Dec 242017
 
Network Directory Sort - works on Network drives as well as DOS drives. (mouse support).
File NDS110.ZIP from The Programmer’s Corner in
Category File Managers
Network Directory Sort – works on Network drives as well as DOS drives. (mouse support).
File Name File Size Zip Size Zip Type
NDS.DOC 3809 1704 deflated
NDS.EXE 82096 43274 deflated
README.DOC 2713 1169 deflated

Download File NDS110.ZIP Here

Contents of the README.DOC file


Network Directory Sort, Version 1.10

Command line options:
--------------------
In addition to the command line sort options (start the program with
the help option "/?" for a description), the following options are
available to control how the full-screen interface is started.

/NOMOUSE - suppress the mouse support. This allows the program to
start considerably faster, since the mouse driver does
not have to be checked for or reinitialized.

/MONO - use only black and white colors. This is useful if you are
using a laptop with an LCD or plasma display, or a black
and white EGA or VGA monitor. The video adapters for these
displays identify them to the program as color displays.
This option is not necessary if you actually have a true
MDA (monochrome) display - the program will detect this.

/25 - use 25 screen lines (all video adapters)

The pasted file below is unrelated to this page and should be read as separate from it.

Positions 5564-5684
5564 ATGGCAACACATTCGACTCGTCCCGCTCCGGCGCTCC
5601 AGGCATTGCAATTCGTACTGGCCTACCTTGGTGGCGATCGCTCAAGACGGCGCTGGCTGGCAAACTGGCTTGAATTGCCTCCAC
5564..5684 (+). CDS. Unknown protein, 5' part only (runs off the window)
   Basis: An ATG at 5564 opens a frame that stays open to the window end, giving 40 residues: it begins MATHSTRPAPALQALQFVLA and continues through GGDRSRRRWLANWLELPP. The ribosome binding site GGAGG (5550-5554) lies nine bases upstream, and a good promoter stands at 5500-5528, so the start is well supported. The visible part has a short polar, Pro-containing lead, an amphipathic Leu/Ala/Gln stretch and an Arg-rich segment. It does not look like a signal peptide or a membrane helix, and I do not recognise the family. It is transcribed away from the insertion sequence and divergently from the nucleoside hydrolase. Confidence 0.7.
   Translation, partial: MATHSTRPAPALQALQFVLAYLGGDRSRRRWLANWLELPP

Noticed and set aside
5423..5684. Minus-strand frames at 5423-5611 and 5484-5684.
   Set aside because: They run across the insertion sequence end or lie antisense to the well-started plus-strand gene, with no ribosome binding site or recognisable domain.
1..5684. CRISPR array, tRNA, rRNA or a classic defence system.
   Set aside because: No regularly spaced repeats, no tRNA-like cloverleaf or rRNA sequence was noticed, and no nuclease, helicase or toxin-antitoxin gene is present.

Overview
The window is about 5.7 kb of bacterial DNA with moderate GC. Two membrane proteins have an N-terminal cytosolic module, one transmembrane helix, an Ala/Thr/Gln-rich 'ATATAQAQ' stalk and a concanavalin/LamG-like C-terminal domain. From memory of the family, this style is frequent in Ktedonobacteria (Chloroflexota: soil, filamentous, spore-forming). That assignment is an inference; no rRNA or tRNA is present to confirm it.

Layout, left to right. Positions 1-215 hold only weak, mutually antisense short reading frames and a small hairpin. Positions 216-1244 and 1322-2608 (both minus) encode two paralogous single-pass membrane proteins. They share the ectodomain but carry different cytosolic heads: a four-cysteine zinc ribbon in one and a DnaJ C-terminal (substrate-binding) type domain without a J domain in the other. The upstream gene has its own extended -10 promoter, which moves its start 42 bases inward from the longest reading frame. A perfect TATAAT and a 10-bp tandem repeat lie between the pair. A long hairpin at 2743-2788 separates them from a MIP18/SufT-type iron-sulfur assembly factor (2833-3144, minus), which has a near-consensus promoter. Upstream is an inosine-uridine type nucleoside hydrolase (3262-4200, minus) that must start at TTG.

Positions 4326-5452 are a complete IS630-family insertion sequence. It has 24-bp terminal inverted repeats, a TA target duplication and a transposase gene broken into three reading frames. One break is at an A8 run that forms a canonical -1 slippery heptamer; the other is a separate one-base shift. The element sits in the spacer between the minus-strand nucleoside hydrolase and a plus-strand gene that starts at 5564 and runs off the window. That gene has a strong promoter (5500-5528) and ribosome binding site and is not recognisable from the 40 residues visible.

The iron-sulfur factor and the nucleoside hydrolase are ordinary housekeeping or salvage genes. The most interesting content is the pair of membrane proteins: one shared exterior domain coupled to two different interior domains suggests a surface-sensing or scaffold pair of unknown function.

/28 - use 28 screen lines (VGA adapters only)
/43 - use 43 screen lines (EGA or VGA adapters)
/50 - use 50 screen lines (VGA adapters only)

Increasing the number of screen lines makes it possible to
view more file entries at the same time.

Note! Take care not to start the program with a screen
line option which your video adapter does not support.
Since the program does not check for this, the results are
unpredictable! (In case you are wondering WHY the program
does not check for this: by not including this test code,
the program could be linked without graphics libraries,
which reduced its size by about 50%, in turn allowing it
to load faster, and run with less memory.)

Full-screen interface:
---------------------
The three numbers shown at the top left-hand corner of the screen
while the full-screen interface is displayed are, respectively: the
total amount of free dynamic memory remaining; the amount of free
dynamic memory which is fragmented; and the program stack remaining,
all given in bytes. If the first number (total free memory) is zero
or close to it, there may not be enough memory for the program to
read in all the file entries. The program will run correctly, but
only a partial sort can be performed. The second number will usually
be zero and is not important. If the third number (program stack)
reaches zero, something is drastically wrong and you can be assured
that the program will not run right; if fact, it will probably crash
the computer, and even if it doesn't, your memory is probably
corrupted and you should reboot anyway. (This should never happen.)


 December 24, 2017  Add comments

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